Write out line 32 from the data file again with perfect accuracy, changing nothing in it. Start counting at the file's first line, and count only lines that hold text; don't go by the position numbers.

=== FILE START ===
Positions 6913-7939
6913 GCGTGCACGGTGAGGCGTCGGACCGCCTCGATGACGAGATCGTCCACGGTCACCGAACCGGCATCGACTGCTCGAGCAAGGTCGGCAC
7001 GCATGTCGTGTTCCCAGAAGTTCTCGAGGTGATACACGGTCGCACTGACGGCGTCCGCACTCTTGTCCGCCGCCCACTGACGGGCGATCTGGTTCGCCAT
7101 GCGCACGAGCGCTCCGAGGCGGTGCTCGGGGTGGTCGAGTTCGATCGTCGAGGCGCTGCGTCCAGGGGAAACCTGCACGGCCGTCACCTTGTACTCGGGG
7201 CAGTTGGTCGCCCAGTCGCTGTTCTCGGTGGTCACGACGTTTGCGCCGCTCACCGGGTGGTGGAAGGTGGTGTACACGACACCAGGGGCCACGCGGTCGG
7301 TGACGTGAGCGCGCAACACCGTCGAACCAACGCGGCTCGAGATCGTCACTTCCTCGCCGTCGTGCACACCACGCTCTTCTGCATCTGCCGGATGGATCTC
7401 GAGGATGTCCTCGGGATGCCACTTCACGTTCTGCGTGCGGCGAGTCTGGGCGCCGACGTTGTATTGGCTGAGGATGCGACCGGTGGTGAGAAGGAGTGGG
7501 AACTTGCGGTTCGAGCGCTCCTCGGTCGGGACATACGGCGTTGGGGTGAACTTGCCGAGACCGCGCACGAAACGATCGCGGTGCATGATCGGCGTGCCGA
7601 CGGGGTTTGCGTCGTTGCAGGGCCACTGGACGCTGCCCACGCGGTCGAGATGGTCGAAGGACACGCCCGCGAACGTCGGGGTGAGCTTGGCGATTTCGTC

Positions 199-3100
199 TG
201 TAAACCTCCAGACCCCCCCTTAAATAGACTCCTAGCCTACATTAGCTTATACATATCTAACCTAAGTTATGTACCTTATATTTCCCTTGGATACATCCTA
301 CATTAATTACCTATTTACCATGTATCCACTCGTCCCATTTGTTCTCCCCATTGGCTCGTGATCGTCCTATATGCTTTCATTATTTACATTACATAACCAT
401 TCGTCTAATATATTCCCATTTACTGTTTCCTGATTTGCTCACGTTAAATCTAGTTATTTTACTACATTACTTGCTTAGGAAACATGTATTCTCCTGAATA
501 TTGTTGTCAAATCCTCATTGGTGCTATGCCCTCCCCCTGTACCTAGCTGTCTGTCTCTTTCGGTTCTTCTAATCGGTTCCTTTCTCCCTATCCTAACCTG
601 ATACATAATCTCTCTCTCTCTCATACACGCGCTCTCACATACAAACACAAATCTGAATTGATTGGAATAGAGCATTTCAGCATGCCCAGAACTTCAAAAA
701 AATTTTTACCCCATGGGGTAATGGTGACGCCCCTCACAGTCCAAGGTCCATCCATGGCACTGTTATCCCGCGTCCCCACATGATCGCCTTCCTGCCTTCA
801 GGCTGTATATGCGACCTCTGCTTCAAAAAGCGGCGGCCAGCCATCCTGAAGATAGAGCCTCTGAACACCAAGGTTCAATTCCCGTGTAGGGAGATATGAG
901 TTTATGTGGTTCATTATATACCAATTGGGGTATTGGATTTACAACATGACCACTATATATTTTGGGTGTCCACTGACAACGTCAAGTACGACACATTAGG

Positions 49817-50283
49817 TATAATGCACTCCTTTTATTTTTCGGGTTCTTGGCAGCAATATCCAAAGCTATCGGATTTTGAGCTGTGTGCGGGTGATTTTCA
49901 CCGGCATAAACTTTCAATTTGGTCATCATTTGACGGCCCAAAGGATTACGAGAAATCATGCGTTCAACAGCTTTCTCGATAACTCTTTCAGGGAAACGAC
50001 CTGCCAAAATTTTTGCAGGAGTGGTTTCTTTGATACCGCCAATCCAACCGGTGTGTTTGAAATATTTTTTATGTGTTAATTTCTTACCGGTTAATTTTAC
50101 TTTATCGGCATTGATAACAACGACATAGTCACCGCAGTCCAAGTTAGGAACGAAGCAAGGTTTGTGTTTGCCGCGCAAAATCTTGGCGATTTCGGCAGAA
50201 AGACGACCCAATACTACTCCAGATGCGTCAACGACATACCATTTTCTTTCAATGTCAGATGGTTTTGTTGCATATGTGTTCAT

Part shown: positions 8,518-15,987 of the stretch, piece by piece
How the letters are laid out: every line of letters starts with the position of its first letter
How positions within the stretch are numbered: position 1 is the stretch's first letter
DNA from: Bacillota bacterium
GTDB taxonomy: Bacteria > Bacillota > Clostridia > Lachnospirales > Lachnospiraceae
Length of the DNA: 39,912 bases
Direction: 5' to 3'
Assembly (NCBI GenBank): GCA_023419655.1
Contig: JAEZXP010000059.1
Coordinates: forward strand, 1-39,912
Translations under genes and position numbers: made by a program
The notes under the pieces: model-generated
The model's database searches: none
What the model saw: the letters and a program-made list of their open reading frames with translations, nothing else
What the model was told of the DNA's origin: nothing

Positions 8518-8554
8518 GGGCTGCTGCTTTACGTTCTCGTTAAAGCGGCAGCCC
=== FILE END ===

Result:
Direction: 5' to 3'